Port Of Green Bay Holds Contest To Guess Date Of First Ship Arrival
The ice cover over Green Bay is thinker than it has been in many years. With ice still covering as much as 90 percent of the Great Lakes, US Coast Guard icebreaking operations are likely to be stretched to the limit, delaying ice breaking activities in some ports with limited commercial vessel traffic like the Ports of Green Bay and Chicago.
The Port of Green Bay has decided to make a guessing game of the date of arrival for its first ship of the 2014 navigation season. The Port of Green Bay and Greater Green Bay Convention and Visitors Bureau are offering a prize to the individual who can come closest to guessing when the first ship will arrive at the port this year.
The prize package includes passage for one vehicle and two passengers on the Washington Island Ferry, a $25 gift certificate to The Ship’s Wheel restaurant on Washington Island and four Port of Green Bay can coolers.
Green Bay Port Director Dean Haen says the 2013 navigation season ended earlier than usual, which may increase demand for ships early in the 2014 navigation season, but the Great Lakes are 90 percent frozen over and the port cannot ask for ice-breaking assistance until March 15 at the earliest.
In fact, given the ice conditions that currently exist in the Great Lakes region some experts say that icebreaking operations on Green Bay won't occur until the second or third week of April at the earliest.
To register a prediction, go to www.greenbay.com and click on the First Ship in Port contest link.
Green Bay's WBAY Channel 2 Action News featured the port contest on a recent broadcast which can be found at: http://www.wbay.com/story/24792245/2014/02/21/port-of-green-bay-predictions
USCG Warns Navigation Season Opening May Be "Long And Difficult"
The Commander of the United States Coast Guard's (USCG) Ninth District warns that the "breakout at the opening of the 2014 Great Lakes-St. Lawrence Seaway navigation at the end of this month may be "long and difficult."
In a letter to industry leaders dated March 7, RADM Fred Midgette says, "Spring breakout this year will be one of the most challenging on record," adding, "unless something changes drastically in the next few weeks, Breakout will be long and difficult."
Both the U.S. and Canadian Coast Guards have added additional icebreaking assets due to the near-record ice cover experienced on the Great Lakes this winter. Nine USCG icebreakers, including six Bay-class icebreaking tugs, rather than the five such tugs working in most years. The Canadian Coast Guard is also adding at least one additional icebreaker to the usual compliment of ice breakers used in the Great Lakes.
Ice conditions during the winter months have exceeded the icebreaking capability of some of the USCG's most capable icebreakers. RADM said that the USCGC Hollyhock met ice conditions beyond its capabilities in the St. Mary's River and the Straits of Mackinac this winter and that he expects ice conditions on Lake Superior may exceed the icebreaking capabilities of the USCGC Mackinaw.
The Ninth District Commander went so far as to suggest that shipping companies delay sailing dates and curtailing operations until ice conditions improve even though winter stockpiles of raw industrial materials are running low and plants will soon require the raw materials inputs provided by the commercial ships of the Great Lakes-St. Lawrence Seaway maritime industry.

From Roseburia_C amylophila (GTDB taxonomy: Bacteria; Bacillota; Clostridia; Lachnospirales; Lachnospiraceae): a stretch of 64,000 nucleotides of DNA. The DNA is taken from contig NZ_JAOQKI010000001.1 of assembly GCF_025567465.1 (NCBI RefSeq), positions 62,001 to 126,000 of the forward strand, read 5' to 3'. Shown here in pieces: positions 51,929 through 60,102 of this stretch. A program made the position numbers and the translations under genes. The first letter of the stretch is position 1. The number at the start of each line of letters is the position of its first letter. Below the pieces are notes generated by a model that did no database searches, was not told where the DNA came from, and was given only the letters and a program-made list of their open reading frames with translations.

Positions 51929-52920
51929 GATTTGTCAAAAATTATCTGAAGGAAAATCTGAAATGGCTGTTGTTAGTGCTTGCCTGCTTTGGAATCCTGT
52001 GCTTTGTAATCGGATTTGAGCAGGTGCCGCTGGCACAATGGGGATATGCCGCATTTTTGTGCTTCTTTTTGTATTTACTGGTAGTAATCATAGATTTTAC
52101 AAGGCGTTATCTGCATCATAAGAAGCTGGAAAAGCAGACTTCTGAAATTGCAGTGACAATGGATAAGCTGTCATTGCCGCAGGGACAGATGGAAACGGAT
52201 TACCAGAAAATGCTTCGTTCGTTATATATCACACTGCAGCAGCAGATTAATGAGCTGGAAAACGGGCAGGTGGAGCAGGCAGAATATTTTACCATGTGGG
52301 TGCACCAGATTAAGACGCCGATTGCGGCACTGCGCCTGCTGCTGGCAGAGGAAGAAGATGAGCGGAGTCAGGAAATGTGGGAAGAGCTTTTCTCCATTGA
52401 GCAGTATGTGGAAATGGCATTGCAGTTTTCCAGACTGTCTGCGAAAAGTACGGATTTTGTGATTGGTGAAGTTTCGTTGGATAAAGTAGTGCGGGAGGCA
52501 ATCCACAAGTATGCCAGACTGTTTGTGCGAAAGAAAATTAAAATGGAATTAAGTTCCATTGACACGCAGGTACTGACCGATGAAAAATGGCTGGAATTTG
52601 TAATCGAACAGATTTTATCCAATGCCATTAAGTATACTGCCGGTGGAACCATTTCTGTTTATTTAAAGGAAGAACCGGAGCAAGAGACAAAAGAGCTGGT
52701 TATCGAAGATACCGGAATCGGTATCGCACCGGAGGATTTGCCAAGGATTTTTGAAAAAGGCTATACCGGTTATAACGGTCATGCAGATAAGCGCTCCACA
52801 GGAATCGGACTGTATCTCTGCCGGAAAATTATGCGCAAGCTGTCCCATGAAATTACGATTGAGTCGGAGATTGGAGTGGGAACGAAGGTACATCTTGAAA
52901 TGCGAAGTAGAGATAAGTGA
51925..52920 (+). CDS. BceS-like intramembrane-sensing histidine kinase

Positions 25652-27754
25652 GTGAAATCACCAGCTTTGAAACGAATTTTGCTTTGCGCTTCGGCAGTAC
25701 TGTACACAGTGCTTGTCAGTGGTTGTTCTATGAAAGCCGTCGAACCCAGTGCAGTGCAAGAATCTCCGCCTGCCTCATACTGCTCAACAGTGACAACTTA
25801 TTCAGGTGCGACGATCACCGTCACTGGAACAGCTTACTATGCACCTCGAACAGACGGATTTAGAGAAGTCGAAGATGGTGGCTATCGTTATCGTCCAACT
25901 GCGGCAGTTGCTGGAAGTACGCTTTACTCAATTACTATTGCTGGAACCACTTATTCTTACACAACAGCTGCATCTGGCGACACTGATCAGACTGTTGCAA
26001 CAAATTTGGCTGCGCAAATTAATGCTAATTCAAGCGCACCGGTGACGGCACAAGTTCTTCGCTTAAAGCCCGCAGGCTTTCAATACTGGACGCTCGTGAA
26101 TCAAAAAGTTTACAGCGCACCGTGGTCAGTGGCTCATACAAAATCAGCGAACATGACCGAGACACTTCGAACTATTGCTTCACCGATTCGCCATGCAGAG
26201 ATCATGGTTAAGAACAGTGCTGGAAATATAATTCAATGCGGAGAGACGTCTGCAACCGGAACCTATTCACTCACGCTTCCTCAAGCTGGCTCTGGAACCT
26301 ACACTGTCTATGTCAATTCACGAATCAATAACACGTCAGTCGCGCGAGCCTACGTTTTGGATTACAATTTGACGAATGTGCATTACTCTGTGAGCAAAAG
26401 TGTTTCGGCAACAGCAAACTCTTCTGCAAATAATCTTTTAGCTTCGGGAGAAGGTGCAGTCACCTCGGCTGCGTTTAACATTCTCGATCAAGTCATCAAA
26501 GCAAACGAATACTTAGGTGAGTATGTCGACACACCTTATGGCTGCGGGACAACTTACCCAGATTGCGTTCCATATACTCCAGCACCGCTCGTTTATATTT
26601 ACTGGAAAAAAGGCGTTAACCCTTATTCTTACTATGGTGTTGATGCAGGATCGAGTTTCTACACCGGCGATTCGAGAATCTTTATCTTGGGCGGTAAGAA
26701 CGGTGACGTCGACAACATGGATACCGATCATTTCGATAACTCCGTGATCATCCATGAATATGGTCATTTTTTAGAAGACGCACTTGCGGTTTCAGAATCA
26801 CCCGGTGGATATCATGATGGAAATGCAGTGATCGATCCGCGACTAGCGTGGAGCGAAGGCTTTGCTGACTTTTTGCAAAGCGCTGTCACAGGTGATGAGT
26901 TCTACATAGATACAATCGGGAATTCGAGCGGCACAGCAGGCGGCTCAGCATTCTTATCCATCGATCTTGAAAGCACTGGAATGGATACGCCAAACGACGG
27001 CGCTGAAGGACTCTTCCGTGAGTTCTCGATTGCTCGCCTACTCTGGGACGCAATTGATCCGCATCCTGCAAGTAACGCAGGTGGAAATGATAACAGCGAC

Great Lakes Ice Cover Nears Record
Transit Restrictions For Seaway Opening Announced
Yesterday, the two corporations that manage the St. Lawrence Seaway, the Canadian St. Lawrence Seaway Management Corporation (SLSMC) and the U.S. Saint Lawrence Seaway Development Corporation (SLSDC) announced certain restrictions concerning ships planning to transit the Seaway during the opening days of the 2014 navigation season.
The notice to mariners follows:
Transit Restrictions at Opening (Draft and Power to Length Ratio)
Unique ice conditions are encountered in the St. Lambert–Iroquois segment. To reduce the problem of lengthy delays caused by ships operating in ice, the following restrictions will apply during the opening period.
a. From 08:00 hours on March 28 until ice conditions improve, ships in the following categories will not be accepted for transit between St. Lambert and Iroquois Locks:
i. Ships with a power to length ratio of less than 24:1 (kW/metre);
ii.Ships with a forward draft of less than 50 dm.
i. Ships with a power to length ratio of less than 15:1 (kW/metre);
ii.Ships with a forward draft of less than 25 dm.
b. In all cases, the draft is to be sufficient to have the propeller fully submerged.
c. The draft limitations referred to in a) do not apply to tugs.
d. Subject to approval, ship operators may utilise a tug of a minimum of 3000 HP to augment the power of a ship not meeting the requirements as specified above. In calculating the ship’s power to length ratio, 50% of the tug’s horsepower can be added to the ship’s power.
e. For determining the power to length ratio, the information contained in the Lloyd’s Register will be used.
f. Ship operators should note that compliance with the above restrictions does not assure transit and that the Seaway entities may increase or decrease the restrictions as ice or other conditions dictates. These changes will be announced as early as practical, but in no case later than 24 hours before they go into effect.